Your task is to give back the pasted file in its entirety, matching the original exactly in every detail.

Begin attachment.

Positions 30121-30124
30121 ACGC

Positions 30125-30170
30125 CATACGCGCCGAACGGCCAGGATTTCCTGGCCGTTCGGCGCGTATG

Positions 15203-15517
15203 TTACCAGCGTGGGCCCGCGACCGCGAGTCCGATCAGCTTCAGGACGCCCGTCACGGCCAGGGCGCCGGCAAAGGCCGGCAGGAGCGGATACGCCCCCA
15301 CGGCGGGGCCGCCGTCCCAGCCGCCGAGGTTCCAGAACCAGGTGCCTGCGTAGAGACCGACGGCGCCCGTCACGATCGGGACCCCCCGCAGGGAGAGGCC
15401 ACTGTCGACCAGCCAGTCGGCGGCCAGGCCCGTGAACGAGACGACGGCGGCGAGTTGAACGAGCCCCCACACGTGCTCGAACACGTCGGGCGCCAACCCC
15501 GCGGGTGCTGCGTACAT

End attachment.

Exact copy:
Positions 30121-30124
30121 ACGC

Positions 30125-30170
30125 CATACGCGCCGAACGGCCAGGATTTCCTGGCCGTTCGGCGCGTATG

Positions 15203-15517
15203 TTACCAGCGTGGGCCCGCGACCGCGAGTCCGATCAGCTTCAGGACGCCCGTCACGGCCAGGGCGCCGGCAAAGGCCGGCAGGAGCGGATACGCCCCCA
15301 CGGCGGGGCCGCCGTCCCAGCCGCCGAGGTTCCAGAACCAGGTGCCTGCGTAGAGACCGACGGCGCCCGTCACGATCGGGACCCCCCGCAGGGAGAGGCC
15401 ACTGTCGACCAGCCAGTCGGCGGCCAGGCCCGTGAACGAGACGACGGCGGCGAGTTGAACGAGCCCCCACACGTGCTCGAACACGTCGGGCGCCAACCCC
15501 GCGGGTGCTGCGTACAT